#3. The Education of Little Tree Was Secretly Written by a KKK Member
University of New Mexico Press
The Education of Little Tree is the touching autobiography of Native American author Forrest Carter. Get it? "Little Tree" grows into "Forrest." That is but one of the many ways this magical story will blow your mind. In the book, Carter writes about the life-changing spiritual lessons he learned during his enlightening childhood with an old-fashioned and wise Cherokee grandpa.
Aka Killer Bob from Twin Peaks.
The book became an international sensation in the '70s, and its message of harmony and tolerance turned Carter into an icon of the Native American people. Here's an example of the nuggets of wisdom you can find in this classic: "Little Tree, I must go. Like you feel the trees, feel for us when you are listening."
And here's another sample from the same writer: "Segregation now! Segregation tomorrow! Segregation forever!" Forrest Carter, the tree-loving gentle soul who touched and inspired millions, was secretly Asa Earl Carter, the white supremacist dickhead who wrote an infamous segregation-loving speech for Governor George Wallace of Alabama.
Both pictured here, on the verge of collapsing into an asshole singularity.
This isn't a case of "He was in the Hitler Youth when he was 5 years old" -- the dude was literally a Ku Klux Klan leader whose paramilitary group assaulted and castrated people. Only a few years after running for governor on a "kill blackie" platform in 1970 (he came in last), Carter reinvented himself as a Western writer, penning the book that inspired the Clint Eastwood spitfest The Outlaw Josey Wales. At some point he must have gotten a little mixed up, because he started pretending the bullshit he was writing about actually happened to him. And just like that, this champion of the white race was suddenly half-Cherokee.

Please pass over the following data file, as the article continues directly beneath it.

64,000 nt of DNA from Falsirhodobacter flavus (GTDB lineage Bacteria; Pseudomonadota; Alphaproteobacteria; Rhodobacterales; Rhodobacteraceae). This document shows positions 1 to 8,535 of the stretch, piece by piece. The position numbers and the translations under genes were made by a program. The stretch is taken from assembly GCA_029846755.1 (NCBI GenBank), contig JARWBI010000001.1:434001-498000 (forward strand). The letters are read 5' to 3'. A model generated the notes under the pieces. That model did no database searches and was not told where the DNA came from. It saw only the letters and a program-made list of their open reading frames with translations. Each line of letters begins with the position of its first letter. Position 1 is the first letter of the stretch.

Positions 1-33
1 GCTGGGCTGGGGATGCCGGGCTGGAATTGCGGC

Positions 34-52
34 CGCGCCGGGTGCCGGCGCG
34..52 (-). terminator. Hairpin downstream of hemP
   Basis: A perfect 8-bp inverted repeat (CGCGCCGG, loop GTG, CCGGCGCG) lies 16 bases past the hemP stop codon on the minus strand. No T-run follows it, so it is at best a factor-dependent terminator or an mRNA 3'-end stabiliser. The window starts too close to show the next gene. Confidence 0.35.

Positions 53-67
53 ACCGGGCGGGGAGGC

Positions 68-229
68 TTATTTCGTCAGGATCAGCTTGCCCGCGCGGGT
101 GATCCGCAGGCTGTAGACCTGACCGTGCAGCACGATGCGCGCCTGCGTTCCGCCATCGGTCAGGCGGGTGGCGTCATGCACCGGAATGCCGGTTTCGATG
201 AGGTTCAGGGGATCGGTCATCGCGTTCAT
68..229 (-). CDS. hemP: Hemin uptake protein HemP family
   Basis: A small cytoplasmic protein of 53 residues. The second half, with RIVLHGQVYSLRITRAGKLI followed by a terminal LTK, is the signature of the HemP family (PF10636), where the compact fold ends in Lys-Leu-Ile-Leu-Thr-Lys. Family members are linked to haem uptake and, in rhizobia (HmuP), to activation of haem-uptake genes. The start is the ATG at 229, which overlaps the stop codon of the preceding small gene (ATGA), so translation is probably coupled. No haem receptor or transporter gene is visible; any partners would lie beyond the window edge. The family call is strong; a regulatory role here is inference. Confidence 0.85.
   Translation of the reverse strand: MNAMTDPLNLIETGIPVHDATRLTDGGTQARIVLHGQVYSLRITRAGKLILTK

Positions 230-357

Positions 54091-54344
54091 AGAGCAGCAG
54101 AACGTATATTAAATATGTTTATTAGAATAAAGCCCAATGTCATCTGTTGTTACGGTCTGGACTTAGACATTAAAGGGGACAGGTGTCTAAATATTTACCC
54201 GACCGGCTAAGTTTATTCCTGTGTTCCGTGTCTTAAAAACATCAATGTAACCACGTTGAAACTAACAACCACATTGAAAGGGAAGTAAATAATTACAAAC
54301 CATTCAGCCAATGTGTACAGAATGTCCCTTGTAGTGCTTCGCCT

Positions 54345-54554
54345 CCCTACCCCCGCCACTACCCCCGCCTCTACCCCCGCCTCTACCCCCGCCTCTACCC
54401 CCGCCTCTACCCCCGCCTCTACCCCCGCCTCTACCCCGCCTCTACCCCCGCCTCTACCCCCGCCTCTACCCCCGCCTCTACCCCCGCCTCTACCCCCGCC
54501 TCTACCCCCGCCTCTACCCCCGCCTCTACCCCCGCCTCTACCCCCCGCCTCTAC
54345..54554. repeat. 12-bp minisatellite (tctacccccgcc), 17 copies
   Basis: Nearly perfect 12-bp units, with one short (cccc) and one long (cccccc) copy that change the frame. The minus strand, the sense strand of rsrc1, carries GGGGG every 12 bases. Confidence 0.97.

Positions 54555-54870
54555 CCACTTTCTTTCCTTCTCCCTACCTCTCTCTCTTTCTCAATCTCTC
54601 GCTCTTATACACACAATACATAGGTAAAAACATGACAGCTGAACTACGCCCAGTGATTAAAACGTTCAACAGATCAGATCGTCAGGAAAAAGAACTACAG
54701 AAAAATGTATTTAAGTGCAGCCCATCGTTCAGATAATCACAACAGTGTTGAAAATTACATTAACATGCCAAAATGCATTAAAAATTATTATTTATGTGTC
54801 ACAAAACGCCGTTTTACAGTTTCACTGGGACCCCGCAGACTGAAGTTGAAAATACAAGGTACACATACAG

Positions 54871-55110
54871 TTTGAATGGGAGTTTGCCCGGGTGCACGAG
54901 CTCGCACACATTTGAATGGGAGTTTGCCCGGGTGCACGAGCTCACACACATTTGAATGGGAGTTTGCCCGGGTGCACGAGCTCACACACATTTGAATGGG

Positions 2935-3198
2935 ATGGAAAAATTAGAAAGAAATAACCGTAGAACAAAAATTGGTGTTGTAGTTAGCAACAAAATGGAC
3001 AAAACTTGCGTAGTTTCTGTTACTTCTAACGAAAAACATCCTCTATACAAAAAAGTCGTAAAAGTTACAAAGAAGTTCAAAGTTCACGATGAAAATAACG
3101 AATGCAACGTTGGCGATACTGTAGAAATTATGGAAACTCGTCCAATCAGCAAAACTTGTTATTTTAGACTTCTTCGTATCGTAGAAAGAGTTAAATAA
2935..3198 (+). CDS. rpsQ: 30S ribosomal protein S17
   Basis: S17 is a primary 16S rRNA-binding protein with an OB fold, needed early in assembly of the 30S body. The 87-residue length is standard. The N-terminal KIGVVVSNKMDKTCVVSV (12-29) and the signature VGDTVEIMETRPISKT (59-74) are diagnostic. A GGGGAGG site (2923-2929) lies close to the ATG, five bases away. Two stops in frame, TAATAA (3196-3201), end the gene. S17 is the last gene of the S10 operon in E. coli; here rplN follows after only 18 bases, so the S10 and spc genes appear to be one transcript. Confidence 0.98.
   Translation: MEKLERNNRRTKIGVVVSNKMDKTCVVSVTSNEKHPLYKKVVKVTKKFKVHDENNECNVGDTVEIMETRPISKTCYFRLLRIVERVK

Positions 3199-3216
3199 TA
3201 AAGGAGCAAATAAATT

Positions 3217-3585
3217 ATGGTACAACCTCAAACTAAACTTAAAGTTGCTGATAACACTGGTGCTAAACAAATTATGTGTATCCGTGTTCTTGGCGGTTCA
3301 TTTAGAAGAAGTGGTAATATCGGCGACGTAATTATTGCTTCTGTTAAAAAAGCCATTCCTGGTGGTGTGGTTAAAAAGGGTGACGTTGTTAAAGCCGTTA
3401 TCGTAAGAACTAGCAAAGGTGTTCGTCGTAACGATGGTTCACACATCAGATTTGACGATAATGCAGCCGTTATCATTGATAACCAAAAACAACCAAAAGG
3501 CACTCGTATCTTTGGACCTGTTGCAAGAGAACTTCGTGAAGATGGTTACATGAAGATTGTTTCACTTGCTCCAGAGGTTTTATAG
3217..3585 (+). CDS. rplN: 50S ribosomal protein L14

It was only in 1991, when Carter was long dead and rotting in the corner of hell devoted to race-faking racists, that his full story was finally exposed ... which didn't stop his still-beloved book from (temporarily) making it into Oprah's Book Club and getting adapted into a sentimental family movie.
And from then on, Oprah was diligent about making sure the books on her list were 100 percent factual.
#2. The Author of Three Cups of Tea Faked His Taliban Kidnapping
Three Cups of Tea tells the story of Greg Mortenson, a philanthropist, mountaineer, and general all-around ball of goodness. His quest started the day he got lost during a hiking trip in Pakistan and wound up in a tribal village, where he noticed the kids didn't have a school. Touched, he promised to build them one -- and he did. Then he built another, and another, and so on, forever.
"Hooray, math. Can we have some food now?"
From that point on, he went around the world building schools in poor areas and raising money for his charity, the Central Asia Institute. That doesn't mean he stopped having crazy adventures, though; in 1996, during a trip to Waziristan to find an empty spot to fill with classrooms, he got kidnapped by the Taliban. To give us an idea of how scary that was, his book includes a photo of his evil captors:
CBS via YouTube
"Aashir, you can clean your rifle any time. Memories are forever."
Thankfully, after eight days, Mortenson managed to convince the Taliban to free him just by being his awesome self. Phew!
Hey, here's another picture of Mortenson and his "kidnappers." See him? He's the one holding the AK-47.
CBS via YouTube
The dude in blue is really committed to that chest purse.